A quick perusal of Pinterest will extol the virtues of living in the moment.
But one new survey recommends doing just the opposite.
Financial website Magnify Money, working with Philip Zimbardo, professor emeritus of psychology at Stanford University, surveyed 500 people in each of six countries (3,000 total) to gauge their financial health, financial literacy, and perspective on time.
“There is a high degree of correlation between a person’s approach to time and their financial health,” the survey concluded. In fact, your approach to time is more important for your money than your degree of financial literacy. (You can take the survey used to measure time perspective at Magnify Money.)
People who are stuck in the past, Magnify Money concluded, may be “once bitten, twice shy,” and conservative with their money. Those who have positive memories and recollections of that time are least likely to be financially “sick.”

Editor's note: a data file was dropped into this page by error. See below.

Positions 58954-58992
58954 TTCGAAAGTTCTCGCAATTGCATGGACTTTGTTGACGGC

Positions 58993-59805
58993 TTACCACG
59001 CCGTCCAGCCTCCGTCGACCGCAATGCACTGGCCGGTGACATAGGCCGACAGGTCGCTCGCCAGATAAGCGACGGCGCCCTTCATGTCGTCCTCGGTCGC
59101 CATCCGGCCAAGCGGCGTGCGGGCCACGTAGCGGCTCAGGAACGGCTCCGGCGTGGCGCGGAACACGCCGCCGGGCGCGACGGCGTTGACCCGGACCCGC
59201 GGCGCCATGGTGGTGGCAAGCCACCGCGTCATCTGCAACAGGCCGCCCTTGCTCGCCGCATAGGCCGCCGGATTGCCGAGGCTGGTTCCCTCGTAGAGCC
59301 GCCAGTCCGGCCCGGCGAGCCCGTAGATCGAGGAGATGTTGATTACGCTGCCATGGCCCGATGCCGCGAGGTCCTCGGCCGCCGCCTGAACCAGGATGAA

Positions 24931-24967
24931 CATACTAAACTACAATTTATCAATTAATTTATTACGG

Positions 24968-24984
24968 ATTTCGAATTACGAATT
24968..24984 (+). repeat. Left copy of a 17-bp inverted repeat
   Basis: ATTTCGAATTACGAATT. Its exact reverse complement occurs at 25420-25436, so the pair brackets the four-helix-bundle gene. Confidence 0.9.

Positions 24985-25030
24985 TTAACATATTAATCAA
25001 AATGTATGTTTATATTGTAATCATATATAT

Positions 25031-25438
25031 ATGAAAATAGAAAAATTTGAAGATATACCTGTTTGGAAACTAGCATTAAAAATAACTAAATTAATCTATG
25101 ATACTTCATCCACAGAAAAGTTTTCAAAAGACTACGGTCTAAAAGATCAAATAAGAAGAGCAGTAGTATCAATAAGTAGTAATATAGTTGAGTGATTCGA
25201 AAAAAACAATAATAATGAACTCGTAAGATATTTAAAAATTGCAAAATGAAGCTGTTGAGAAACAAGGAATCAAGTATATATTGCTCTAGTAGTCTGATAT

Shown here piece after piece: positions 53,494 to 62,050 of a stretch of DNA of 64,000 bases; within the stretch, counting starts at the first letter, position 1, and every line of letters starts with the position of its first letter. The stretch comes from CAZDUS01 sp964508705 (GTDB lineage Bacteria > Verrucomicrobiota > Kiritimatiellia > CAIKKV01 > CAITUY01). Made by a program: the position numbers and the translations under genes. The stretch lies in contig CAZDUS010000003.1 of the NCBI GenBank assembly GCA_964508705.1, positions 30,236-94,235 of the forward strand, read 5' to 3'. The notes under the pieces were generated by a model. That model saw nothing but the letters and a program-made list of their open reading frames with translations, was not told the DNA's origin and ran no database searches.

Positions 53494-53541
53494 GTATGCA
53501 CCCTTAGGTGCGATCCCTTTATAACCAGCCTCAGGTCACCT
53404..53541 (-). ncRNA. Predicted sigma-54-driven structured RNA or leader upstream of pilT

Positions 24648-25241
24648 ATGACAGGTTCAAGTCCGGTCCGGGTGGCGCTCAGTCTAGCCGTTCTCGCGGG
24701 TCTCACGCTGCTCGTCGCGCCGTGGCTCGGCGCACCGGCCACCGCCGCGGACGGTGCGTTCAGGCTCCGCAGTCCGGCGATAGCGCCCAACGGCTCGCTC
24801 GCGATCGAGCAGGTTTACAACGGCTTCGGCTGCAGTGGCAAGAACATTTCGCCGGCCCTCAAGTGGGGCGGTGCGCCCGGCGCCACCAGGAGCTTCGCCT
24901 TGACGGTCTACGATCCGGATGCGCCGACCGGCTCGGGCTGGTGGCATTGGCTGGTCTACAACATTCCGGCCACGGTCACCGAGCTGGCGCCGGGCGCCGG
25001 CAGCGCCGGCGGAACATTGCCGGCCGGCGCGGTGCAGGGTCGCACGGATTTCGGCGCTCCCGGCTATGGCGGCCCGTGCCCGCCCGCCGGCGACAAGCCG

Those who live in the present, on the other hand, are more likely to make impulsive decisions with potentially serious ramifications — and impulse is rarely a good thing when it comes to money.
People who focus on the future are good about setting themselves up for success, but are actually more likely to make bad financial decisions (like bad investments or expensive insurance) when they don’t have reliable information.
The researchers also found that financial literacy and financial health aren’t as closely related as you might expect. Not only do people who rate themselves as highly financially literate fail to show a correlation in their financial health, but even those who demonstrate “a high degree of financial acumen” aren’t reliably in good financial health.
And finally, it found that millennials think they’re less financially literate than Baby Boomers but are, in fact, financially healthier.